Hinson said Silva and his twin brother, Steven Silva, initially enrolled at the University of Massachusetts-Dartmouth, where Tsarnaev went, but the twins eventually transferred to the UMass campus in Boston.
"Steven was the pretty boy," Hinson said. "Stephen was sort of the laid-back one."
Cordelia van Heeckeren, who lives on the floor of the Cambridge high-rise apartment building where the Silva twins lived with their parents, said she was stunned when she saw FBI agents with hacksaws preparing to enter the Silvas' apartment Monday. She said the twins seemed to have a regular group of friends and were generally well-behaved.
Attorney Jonathan Shapiro, who represents Stephen (pronounced STEF'-an) Silva in the federal case, said Wednesday he couldn't elaborate on his earlier statement that he was still meeting with his client and reviewing the case.
"According to news reports, law enforcement officials say it is the same weapon that was used ... in the MIT officer Sean Collier shooting," Shapiro said Tuesday, after Silva made his initial court appearance. "However, this has not been charged in the indictment."
The state court documents didn't explain whether Silva believed his friend Tsarnaev was the bomber because of news reports identifying the Tsarnaevs as the suspects or through other means. They also didn't elaborate on why he said he smoked marijuana because of what he believed was his friend's role in the deadly bombing.
According to the federal indictment, Silva received the gun in or around February 2013. It said the gun "had the importer's and manufacturer's serial number removed, obliterated, and altered and had previously been shipped and transported in interstate and foreign commerce."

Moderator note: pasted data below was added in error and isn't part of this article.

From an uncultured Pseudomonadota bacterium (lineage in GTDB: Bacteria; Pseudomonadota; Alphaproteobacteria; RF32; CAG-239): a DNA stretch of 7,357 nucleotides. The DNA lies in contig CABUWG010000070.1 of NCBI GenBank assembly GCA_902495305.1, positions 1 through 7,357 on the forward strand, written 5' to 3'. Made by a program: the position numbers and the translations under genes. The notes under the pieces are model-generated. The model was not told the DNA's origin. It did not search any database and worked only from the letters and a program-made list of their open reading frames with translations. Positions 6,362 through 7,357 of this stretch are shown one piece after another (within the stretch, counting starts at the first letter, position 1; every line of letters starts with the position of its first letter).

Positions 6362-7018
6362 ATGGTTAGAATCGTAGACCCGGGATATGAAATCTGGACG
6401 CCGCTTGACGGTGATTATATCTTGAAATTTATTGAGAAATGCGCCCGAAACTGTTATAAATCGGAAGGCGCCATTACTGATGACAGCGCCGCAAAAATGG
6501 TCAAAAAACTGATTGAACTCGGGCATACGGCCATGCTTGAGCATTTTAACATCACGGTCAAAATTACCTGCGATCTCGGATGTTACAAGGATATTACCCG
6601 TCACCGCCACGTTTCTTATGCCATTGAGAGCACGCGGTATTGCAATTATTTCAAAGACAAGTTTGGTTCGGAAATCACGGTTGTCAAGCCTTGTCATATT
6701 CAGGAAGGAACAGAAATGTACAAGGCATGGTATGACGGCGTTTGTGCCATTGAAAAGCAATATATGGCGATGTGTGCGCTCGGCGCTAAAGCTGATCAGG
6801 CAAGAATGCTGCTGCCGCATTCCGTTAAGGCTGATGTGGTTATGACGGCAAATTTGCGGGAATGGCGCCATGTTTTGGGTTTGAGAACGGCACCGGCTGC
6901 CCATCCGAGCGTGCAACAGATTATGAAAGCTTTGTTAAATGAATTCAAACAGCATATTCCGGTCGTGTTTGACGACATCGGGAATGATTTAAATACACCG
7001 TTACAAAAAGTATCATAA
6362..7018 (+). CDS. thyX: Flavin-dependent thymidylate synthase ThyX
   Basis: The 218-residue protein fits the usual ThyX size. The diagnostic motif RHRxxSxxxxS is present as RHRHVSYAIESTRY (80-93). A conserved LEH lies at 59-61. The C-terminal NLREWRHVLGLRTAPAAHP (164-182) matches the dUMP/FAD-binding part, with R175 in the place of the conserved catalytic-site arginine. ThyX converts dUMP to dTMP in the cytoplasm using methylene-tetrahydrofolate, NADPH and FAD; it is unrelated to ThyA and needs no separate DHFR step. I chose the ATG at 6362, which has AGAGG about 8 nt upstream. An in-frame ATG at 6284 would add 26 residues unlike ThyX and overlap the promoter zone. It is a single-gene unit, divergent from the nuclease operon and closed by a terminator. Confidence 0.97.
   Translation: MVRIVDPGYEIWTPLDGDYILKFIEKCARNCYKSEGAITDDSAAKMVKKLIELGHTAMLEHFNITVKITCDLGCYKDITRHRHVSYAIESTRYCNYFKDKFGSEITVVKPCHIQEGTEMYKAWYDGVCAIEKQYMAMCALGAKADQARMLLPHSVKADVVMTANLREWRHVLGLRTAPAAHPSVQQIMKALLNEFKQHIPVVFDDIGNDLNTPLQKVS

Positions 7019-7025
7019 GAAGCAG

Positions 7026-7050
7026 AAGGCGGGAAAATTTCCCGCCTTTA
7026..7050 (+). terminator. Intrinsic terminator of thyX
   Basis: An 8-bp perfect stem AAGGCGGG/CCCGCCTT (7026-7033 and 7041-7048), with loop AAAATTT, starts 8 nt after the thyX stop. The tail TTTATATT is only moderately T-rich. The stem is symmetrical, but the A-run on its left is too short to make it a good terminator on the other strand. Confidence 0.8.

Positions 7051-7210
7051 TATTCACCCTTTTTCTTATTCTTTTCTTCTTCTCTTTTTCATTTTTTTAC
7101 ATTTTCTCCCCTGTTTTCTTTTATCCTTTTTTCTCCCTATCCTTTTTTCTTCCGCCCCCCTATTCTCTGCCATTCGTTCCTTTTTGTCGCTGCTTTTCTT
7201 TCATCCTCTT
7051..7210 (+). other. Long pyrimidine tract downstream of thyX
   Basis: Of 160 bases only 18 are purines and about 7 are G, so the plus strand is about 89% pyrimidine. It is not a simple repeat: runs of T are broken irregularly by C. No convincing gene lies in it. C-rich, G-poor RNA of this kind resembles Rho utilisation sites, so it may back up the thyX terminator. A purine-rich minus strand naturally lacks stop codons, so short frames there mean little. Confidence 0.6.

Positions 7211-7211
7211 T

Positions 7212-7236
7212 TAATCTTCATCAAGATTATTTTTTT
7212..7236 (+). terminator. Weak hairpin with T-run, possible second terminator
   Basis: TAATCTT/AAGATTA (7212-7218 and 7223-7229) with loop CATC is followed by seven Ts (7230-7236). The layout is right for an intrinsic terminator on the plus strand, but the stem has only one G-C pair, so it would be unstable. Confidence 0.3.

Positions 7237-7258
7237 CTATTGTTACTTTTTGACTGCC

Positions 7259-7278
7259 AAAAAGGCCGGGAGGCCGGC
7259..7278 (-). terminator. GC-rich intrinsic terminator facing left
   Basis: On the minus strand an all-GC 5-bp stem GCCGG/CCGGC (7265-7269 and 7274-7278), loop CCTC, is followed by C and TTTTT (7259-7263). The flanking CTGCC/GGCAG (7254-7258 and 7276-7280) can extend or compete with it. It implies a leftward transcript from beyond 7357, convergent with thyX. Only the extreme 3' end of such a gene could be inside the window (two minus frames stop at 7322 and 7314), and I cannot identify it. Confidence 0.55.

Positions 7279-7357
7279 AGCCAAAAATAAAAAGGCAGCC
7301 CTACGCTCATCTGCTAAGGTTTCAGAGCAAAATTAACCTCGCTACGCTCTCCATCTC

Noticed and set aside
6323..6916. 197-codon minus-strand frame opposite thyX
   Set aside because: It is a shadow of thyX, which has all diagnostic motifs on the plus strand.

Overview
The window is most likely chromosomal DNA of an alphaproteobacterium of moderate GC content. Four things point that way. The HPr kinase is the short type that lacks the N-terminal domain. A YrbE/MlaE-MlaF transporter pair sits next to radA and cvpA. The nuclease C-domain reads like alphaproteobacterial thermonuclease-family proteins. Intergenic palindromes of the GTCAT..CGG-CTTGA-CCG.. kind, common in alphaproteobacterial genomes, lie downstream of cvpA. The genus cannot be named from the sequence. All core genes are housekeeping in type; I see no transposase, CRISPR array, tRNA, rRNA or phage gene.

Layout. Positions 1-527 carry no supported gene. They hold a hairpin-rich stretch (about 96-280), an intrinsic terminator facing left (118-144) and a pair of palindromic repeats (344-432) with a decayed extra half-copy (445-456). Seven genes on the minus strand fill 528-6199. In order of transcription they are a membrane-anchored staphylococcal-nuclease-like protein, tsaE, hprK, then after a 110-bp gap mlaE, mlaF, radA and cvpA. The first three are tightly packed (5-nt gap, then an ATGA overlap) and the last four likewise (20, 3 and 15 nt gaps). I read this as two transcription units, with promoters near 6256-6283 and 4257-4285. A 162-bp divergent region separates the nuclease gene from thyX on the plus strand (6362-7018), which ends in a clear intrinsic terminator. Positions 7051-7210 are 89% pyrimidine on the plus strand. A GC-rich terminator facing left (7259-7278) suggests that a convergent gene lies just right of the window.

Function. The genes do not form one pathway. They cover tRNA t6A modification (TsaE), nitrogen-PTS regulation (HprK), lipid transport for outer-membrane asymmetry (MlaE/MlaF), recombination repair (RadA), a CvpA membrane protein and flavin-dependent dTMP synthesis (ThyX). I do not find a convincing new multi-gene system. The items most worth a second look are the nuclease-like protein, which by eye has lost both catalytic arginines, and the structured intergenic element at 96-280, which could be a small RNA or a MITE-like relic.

The gun was recovered in suburban Watertown, where authorities say the Tsarnaevs shot at police and threw pipe bombs at them during the manhunt. Watertown police have said Tamerlan Tsarnaev fired the gun at them and then threw it at them when it ran out of bullets.
The indictment also alleges Silva conspired to distribute heroin this summer in the Boston area.
Silva was ordered to remain in custody, and a bail hearing was scheduled for Aug. 6.
Tamerlan Tsarnaev was killed in the shootout with police. Dzhokhar Tsarnaev escaped but was soon found nearby, wounded and hiding in a boat dry-docked in a backyard.
He has pleaded not guilty and is scheduled for trial in November. He faces the possibility of the death penalty if convicted. His lawyer declined to comment on Silva's statement to police in the marijuana case.
Copyright 2014 The Associated Press
Copyright Associated Press. All rights reserved. This material may not be published, broadcast, rewritten, or redistributed.
Recommended for you
Join the discussion
PoliceOne top 5
- Man blows up hand while attempting to kill 2 Ky. deputies
- Okla. chief defends cop after TASER threat sparks controversy, video released
- Man who claimed girlfriend choked during oral sex acquitted in murder case
- Police: 'Severely battered' off-duty Del. trooper fatally shoots boyfriend
- UK police: 19 dead, roughly 50 injured after explosion at Ariana Grande concert